Turn off the TV. Go read a book, my friends.

18 April 2014

Because of Him

It's Good Friday, one of the holiest days in Christendom.

Because of what I believe happened on this day to Him on the sacrificial cross, regret becomes relief. Grief becomes peace.
Because of Him, I can start again, again, and again. Because of Him, I can have a clean slate.
Because of Him, I have hope that I can be a better man.


Because of Him, we can all have hope. 

12 April 2014

My MacGyver Moment Fail

The tool part is true - the rest, lies.
Some of you may be familiar with the American television show, MacGyver, that ran from the mid-80's to the early 90's. I don't recall watching it when it aired and I know it more for the relentless mocking it has deservedly earned at the hands of the brilliant writers of The Simpsons. All I know from that is foolish is he who dares badmouth MacGyver in the presence of Homer's she-hag sisters-in-law, Patty and Selma, and that the Mac is pretty good with a paper clip, duct tape and a Swiss Army knife. I had an opportunity to go all MacGyver this afternoon and it was an epic FAIL.

Here's how it all went down, and by down I mean horribly wrong. With the house to myself today and the sun shining with warm temps (60 degrees is warm here in Connecticutistan), I decided to sit out on our back deck, read a book, and soak up some sun. Since our back deck is nicely hidden from our neighbors, I didn't feel too bad in taking off my shirt to soak up some of that sun. Leaving my phone inside, I read and enjoyed the sun for about an hour when I decided to head back in. Alas, it was not to be. I was locked out. The door to our deck has a nasty habit of locking itself. I am not the first person to have suffered this ignominious fate. The Boy and the stunningly patient and mighty fine SML had to call friends to come and get them released from the perch that is our deck. Just a week ago, we had kids over who got locked out as well. So it wasn't like this was a first, except for the fact that I was all alone, sans a phone and a shirt.

Inspired by the tales of the MacGyver character I'd heard, I set to free myself. I was missing some of his tools, i.e. duct tape and paper clips, but I was not to be deterred. I bound some twigs together to see if I could jimmy open the lock. FAIL. I took off my belt to see if could use a part of it to twist the lock. FAIL. I tried getting the screens off the back windows to then force one of the windows open. FAIL. As the minutes ticked by, I began to ponder the jump off the back deck. Four, count 'em, four times, I climbed over the rail and got set to make the leap. Each time I did that my inner voice was screaming, 'Don't do it! Don't do it!' I mean what was I thinking? I mean, I guess I could have started plucking the hideous white chest hairs I've sprouted and crafted some kind of rope, right? I'm sure that's what this tool MacGyver would have done. I quickly dismissed that stupid idea and I listened to that voice of warning. I mean let's face it, I'm no stuntman. I envisioned myself making the leap, breaking my ankle and then having to crawl my way to the house...no good was coming from that. Then I tried to break the glass on the door. Yeah, it was that desperate. Turns out our dual-pane, environmentally-friendly windows are built to take a beating. It didn't break. I'd been outside about three hours at this point and shade had overtaken the deck. I began to ponder at what point do I start screaming like a little girl for help?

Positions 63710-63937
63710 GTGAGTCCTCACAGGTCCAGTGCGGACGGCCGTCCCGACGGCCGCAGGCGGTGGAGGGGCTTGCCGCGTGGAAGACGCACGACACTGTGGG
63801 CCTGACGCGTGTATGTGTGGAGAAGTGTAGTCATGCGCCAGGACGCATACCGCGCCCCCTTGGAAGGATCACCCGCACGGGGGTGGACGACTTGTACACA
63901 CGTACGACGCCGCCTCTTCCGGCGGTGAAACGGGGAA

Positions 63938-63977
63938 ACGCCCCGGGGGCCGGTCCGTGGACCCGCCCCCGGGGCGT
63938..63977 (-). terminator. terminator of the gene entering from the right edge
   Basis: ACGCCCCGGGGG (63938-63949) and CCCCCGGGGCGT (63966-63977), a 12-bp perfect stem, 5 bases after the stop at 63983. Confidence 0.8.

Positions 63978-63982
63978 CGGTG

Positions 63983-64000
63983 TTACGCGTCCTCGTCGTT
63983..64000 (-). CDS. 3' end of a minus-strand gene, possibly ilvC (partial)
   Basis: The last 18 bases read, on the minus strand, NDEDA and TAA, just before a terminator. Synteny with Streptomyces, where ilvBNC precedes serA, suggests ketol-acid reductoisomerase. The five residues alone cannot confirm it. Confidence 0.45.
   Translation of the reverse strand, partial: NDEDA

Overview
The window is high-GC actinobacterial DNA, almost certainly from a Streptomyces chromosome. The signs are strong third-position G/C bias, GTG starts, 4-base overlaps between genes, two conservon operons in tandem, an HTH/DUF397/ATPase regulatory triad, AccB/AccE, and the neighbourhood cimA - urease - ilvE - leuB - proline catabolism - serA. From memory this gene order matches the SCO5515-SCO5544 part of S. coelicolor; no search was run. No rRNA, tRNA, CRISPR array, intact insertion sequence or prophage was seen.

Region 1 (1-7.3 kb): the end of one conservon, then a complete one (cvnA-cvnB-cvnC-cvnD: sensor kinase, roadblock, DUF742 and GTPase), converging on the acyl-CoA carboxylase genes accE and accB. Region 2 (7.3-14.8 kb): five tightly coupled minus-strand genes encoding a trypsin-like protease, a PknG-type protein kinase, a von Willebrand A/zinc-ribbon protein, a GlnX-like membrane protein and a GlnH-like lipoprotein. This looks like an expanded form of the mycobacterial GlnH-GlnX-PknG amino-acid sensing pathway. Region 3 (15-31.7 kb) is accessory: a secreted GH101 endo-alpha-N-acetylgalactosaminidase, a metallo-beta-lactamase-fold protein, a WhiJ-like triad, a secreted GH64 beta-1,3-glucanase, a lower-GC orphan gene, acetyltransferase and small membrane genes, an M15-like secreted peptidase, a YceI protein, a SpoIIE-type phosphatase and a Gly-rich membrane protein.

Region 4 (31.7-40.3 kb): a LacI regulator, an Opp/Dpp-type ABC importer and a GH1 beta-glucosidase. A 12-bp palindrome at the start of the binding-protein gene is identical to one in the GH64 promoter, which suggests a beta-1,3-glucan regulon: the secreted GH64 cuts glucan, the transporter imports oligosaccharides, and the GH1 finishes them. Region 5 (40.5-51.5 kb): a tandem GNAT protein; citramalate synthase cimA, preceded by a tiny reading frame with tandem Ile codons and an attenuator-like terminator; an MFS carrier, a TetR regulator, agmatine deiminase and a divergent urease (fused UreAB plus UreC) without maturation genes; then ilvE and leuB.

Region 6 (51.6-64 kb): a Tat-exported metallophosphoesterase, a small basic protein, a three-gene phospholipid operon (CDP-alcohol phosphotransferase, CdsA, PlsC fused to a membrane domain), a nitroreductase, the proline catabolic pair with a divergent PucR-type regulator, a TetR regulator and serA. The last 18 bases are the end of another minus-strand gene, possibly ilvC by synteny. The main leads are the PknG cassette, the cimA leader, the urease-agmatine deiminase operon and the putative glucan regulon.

Then I heard it - the sweet sound of my neighbor's riding lawn mower coming around the corner! There he was and in an instant, the quest for some kind of ridiculous MacGyver-esque escape was quashed. With a very quick shout out to him with my garage code, he was inside my house and unlocking my back door and I was free, free at last! I was never so glad to hear the roar of that riding mower and I'm sure he was never so glad that I threw my shirt back on as soon as I got in the house.

I'm feeling a lot more MacGruber after this afternoon's little escapade. So what have I learned today? Here's a recap:

  • Always check that stupid lock on the back door before closing that door
  • Keep your phone with you, dude!
  • You can't go all MacGyver if you have nothing on you
  • And by all that's holy, keep your shirt on!